Property owners may see some changes to their taxes in the future, as Delaware counties have agreed to reassess properties for tax purposes after settling a lawsuit this year. In Sussex County, that means the mammoth task of reassessing the value of more than 180,000 properties beginning in October and ending in 2024, according to a county news release. If you’re wondering what that will mean, the county is scheduling five meetings and a virtual session to help explain the process. These are the meeting dates and locations:
- Thursday, Sept. 23, 2021, from 2 to 4 p.m., at Milton Fire Department, 116 Front St., Milton
- Thursday, Sept. 23, 2021, from 6 to 8 p.m., at Delaware Technical Community College, Owen Campus, 21179 College Drive, Georgetown
- Monday, Sept. 27, 2021, from 6 to 8 p.m., at the Delaware National Guard Bethany Beach Training Site, 163 Scannell Boulevard, Bethany Beach
- Wednesday, Sept. 29, 2021, from 6 to 8 p.m., at Millsboro Town Center, 322 Wilson Highway, Millsboro
- Thursday, Sept. 30, 2021, from 6 to 8 p.m., at Seaford Volunteer Fire Department, 302 King St., Seaford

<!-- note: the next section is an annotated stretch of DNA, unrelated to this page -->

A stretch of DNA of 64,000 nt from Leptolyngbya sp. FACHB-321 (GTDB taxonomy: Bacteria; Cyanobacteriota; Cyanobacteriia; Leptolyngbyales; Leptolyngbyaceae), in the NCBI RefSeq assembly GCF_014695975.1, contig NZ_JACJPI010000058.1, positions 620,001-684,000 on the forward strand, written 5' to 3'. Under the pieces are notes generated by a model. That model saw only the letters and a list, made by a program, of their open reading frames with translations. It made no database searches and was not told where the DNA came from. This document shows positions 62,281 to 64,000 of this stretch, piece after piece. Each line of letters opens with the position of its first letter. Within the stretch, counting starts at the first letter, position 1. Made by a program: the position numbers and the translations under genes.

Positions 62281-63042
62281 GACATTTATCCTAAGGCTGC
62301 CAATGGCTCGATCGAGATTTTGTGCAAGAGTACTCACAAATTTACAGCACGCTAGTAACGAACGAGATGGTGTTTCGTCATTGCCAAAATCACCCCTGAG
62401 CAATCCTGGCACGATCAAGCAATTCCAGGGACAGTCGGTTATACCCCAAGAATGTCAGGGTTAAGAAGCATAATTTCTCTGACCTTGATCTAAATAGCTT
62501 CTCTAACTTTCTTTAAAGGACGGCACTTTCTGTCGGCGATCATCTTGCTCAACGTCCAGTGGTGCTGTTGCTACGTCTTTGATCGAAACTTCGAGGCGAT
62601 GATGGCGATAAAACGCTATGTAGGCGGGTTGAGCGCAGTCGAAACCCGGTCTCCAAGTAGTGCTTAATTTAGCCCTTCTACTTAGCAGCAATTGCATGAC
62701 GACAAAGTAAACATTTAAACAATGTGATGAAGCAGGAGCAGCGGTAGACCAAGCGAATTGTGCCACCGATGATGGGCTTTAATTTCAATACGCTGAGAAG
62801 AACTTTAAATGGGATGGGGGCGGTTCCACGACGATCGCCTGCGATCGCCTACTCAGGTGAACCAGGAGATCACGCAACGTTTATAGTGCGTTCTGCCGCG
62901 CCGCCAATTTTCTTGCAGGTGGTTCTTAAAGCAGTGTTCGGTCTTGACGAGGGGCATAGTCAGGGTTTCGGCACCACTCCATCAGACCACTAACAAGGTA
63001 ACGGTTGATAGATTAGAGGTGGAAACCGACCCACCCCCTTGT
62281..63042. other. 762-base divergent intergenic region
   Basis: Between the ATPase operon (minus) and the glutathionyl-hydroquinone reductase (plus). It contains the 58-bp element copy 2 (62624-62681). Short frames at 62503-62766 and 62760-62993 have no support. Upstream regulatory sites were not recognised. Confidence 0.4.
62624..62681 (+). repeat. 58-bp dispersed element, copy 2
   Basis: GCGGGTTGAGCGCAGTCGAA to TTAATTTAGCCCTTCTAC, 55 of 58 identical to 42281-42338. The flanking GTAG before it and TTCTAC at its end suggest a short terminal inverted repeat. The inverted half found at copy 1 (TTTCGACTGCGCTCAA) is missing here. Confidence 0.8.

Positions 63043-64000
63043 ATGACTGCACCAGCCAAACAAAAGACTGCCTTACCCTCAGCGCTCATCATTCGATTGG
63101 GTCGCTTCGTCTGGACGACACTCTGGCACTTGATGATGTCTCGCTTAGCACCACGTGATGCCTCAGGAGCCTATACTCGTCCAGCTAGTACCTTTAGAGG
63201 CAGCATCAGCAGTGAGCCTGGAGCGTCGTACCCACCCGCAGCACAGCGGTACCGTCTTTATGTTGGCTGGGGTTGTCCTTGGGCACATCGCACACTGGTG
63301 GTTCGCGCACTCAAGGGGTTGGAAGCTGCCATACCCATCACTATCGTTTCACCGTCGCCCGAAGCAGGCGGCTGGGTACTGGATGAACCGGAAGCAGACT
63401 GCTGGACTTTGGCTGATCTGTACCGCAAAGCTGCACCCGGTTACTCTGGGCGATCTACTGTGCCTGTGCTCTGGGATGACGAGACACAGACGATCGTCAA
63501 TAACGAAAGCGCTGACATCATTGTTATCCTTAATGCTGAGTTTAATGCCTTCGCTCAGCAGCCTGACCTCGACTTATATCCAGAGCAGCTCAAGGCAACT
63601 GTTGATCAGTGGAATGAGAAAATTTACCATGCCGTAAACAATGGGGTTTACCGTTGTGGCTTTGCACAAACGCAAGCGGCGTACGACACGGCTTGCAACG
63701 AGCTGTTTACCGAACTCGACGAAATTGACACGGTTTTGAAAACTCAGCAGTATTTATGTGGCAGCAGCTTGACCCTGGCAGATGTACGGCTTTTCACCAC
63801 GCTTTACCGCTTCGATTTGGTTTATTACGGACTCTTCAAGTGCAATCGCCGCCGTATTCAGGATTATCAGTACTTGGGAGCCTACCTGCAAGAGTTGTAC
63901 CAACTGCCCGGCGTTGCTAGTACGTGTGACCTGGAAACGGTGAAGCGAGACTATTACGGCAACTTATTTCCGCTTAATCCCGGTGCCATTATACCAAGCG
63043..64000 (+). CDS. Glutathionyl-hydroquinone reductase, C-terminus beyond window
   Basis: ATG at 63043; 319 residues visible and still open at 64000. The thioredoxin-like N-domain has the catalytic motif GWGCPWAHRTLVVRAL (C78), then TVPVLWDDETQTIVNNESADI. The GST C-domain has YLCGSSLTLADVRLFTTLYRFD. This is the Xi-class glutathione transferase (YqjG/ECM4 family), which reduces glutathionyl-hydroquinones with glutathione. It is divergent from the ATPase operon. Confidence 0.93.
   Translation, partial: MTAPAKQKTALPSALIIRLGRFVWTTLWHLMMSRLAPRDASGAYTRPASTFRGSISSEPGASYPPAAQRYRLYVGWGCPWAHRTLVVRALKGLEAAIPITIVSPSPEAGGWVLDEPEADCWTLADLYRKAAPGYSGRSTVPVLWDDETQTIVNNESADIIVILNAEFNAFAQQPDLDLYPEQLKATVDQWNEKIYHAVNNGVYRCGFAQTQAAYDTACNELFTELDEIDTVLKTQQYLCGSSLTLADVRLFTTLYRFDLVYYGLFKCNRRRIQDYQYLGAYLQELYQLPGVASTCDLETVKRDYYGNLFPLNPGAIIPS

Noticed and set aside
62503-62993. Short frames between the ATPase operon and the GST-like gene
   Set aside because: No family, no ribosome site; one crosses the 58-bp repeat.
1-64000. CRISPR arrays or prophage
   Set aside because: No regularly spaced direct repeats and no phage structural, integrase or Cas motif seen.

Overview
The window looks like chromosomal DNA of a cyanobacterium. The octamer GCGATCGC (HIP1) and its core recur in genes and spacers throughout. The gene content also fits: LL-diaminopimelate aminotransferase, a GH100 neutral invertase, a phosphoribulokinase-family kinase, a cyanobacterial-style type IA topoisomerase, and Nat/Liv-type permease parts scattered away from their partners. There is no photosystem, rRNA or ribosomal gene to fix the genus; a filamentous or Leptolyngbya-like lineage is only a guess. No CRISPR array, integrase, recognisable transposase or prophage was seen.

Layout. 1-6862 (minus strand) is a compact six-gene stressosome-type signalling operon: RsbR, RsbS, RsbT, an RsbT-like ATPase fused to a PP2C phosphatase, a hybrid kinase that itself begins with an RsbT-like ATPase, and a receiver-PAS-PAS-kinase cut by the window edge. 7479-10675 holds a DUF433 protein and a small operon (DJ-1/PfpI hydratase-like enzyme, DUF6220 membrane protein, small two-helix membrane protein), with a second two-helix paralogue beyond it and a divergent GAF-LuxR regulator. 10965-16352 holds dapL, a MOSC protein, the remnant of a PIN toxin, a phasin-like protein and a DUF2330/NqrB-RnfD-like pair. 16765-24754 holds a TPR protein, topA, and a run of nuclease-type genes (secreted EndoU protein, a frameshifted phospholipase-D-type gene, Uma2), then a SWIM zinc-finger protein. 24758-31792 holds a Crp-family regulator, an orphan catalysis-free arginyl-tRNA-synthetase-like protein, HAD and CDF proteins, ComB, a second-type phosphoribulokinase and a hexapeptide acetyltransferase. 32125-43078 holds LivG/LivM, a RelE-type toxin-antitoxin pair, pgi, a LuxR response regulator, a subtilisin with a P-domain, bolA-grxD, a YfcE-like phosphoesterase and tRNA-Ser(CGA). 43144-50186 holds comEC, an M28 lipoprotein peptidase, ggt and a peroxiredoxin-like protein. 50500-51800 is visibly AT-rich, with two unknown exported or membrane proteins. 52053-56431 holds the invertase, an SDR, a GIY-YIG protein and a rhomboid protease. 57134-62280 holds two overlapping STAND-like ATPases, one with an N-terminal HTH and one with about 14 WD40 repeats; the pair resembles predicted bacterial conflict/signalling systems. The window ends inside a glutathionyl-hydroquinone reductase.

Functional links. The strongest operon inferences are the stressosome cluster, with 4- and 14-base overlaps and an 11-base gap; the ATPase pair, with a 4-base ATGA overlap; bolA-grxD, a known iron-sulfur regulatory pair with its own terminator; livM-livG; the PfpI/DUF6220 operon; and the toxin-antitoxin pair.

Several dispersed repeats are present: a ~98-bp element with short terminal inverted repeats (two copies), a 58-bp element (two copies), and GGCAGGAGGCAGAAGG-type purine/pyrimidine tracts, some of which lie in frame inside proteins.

People should come prepared to observe COVID-19 safety measures like masks and social distancing. If you can’t make it to any of the meetings or don’t feel comfortable doing so, there’s a virtual meeting Monday, Sept. 27, 2021, from 2 to 4 p.m., at https://bit.ly/3tCDel5. You can find more information here.
The town of Greenwood is moving toward regulating food trucks and ice cream trucks with the introduction of a new ordinance at the last town meeting. Food trucks would only be allowed in town three days a month, and rules will stipulate where they can be parked and when (not overnight, not within 50 feet of a restaurant, and not on town property without permission, among other things). They’d have to pay a $25 permit fee and get a business license. The regulations for ice cream trucks are similar, but the draft rules don’t yet state how many days a month those could operate. Violators could face $150 to $500 fines. The town had previously introduced similar rules but those expired before being approved, so the council is starting the process over.
We mentioned this last week, but there are three festivals slated for this Saturday: Milford’s outdoor Riverwalk Freedom Festival, the Sharptown Heritage Day (also featuring yard sales for those looking to make the rounds) and the Dog Days of Summer Festival in Milton.